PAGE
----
Korean fried chicken, beer and a "K-pop aesthetic" - Ban Ban on Franklin Street is a unique Adelaide offering of both food and design.
Ban Ban brings beer and chicken to Franklin Street
Ban Ban is located at 145 Franklin Street, and its soft launch is happening from 5pm on Wednesday, 18 July.
The restaurant will operate:
Mon – 5pm-10pm
Tue – 5pm-10pm
Wed – 5pm-10pm
Thu – 5pm-10pm
Fri – 12pm-3pm, 5pm-11pm
Sat – 5pm-11pm
Paved in pale blue tiles and lined with pastel pink tableware, the space channels “a K-pop minimalism kind of aesthetic,” says Ryan Genesin of design firm Genesin Studio. “So just keeping it simple, and fun, and tangible, and familiar, all these things.
“The food’s quite fun and colourful, and I think that’s the joy of it, is that the food sings, and we’re kind of platforming the food and creating a space to display it.”
The concept comes from the minds of Ernest Koong and Darren Song, who started their hospitality careers two years ago as St Louis franchisees on O’Connell Street, and noticed a distinct lack of chimaek available throughout the city.
“There’s not that many places with fried chicken and beer to begin with,” Darren says.
“I think it’s a good combo. There’s also the atmosphere of a gathering place. It’s very common in Korea where they go to places like this and have beer and chicken. We’re trying to give customers a similar experience.”
The space is separated into seating at the bar, low tables for couples and small groups, and a tall share table for large groups and individuals willing to share space. The venue aims to strike between a casual and fast food approach, catering for diners in both realms, and so the design accommodates for varied use.
“There’s a very social side to it and a very private side to it,” Ryan explains.
“You can come here with mates, you can come here with a date, you can do all of those things where it’s very fun, playful, quick eat at the counter, you can sit there with a few people, you can meet some people.”
Once Ban Ban is properly introduced to the Adelaide market, it is Darren and Ernest’s hope that they can expand the concept into multiple stores and formats, throughout Adelaide and further afield.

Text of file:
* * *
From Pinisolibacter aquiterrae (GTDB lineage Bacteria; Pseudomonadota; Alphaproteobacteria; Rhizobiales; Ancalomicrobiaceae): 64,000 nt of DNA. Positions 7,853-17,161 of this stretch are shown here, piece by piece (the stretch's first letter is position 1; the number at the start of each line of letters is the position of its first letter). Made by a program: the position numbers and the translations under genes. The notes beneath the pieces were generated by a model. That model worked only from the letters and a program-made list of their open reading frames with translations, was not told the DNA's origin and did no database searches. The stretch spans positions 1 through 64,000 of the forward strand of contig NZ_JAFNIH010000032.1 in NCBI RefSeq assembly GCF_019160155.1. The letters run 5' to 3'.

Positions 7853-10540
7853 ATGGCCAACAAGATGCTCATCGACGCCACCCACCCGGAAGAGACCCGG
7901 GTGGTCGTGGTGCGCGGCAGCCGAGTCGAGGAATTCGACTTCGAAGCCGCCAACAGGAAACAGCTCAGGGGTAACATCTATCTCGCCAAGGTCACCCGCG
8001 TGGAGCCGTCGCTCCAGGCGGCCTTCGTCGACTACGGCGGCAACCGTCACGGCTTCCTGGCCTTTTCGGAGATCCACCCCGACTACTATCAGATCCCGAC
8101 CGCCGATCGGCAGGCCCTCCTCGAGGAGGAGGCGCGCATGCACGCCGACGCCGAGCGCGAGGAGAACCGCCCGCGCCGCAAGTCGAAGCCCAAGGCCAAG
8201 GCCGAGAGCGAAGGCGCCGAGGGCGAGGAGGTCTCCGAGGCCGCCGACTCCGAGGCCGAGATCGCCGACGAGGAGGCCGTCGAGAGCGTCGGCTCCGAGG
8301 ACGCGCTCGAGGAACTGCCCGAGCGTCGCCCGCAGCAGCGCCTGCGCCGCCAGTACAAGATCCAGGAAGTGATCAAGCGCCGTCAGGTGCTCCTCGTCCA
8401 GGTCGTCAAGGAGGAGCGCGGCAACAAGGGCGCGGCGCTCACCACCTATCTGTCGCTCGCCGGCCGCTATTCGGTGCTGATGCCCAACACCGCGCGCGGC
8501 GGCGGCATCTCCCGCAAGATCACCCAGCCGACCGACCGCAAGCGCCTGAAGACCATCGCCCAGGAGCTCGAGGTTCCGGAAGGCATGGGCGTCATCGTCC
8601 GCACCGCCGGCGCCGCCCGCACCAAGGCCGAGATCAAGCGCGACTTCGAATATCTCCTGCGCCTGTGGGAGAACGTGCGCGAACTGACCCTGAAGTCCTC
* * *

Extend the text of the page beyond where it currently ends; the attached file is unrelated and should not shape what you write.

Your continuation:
This goal was included in the brief given to Ryan and Carlo Jensen of Peculiar Familia when focussing on the materials and the direction of Ban Ban’s branding.
“[We wanted] something that was playful and catchy. Something people will remember. If you look at the boy, you’ll remember us, sort of thing,” Darren says.
“Darren engaged Carlo and myself,” Ryan continues, “and we were more so throwing ideas at each other.
“We felt the grid was quite important with branding, and also the looseness and playfulness, and so they’ve all had a honing process of getting to where they need to be.
“Carlo’s got an illustrator to do illustrations of the boy. It’s a lo-tech approach to it all, so it’s been quite fun and not overdoing it.
“We commercially always measure our projects moving forward, so we always think big but act smaller. It’s commercially adaptable – it could be smaller, it could be bigger… It’s adaptable, for sure.”
As for the menu, the chicken is the main event – available to be accompanied with hot and crunchy, sweet and spicy, soy garlic, or “secret” sauces, and designed to be shared at $30-$32 per serve – but there is also a small selection of Korean-inspired main meals – kimchi pancakes, fishcake soup, kimchi stew, and more.
“For the light snacks and the starters, it’s more of Korean street food,” Ernest explains, “like the mini rice cake skewers and the Spam fries”
In the alcohol realm, Coopers Pale and Session Ales are sat against a selection of beer from across Asia – Sapporo, Hite, Cass, Singha, Chang, Tsingtao, Hanoi – perfect for pairing with the KFC on offer. But if you’re on a harder tip, Ban Ban also offers a selection of soju and makgeolli (Korean rice wine), which can be ordered straight, or in cocktail format – the sokult option is the most intriguing, a soju and Yakult combination.
Franklin Street and its surrounding centre-west neighbourhood is perhaps the area least colonised by the recent avalanche of Adelaide new bars and eateries, but there’s plenty in the area to trade off of, with their proximity to the Central Market being a deliberate decision, and they hope to also capture some of the foot traffic moving between the south and Adelaide Oval.
If all goes according to plan, they hope to trigger a wave of similar venues along Franklin.
“The area itself is growing without us, we’re sort of piggybacking,” Darren says.
“There’s more areas around us that will be much better for us, because it will bring more traffic over here. It’s like Peel Street; it started with one bar, or one restaurant, and then it started to grow.”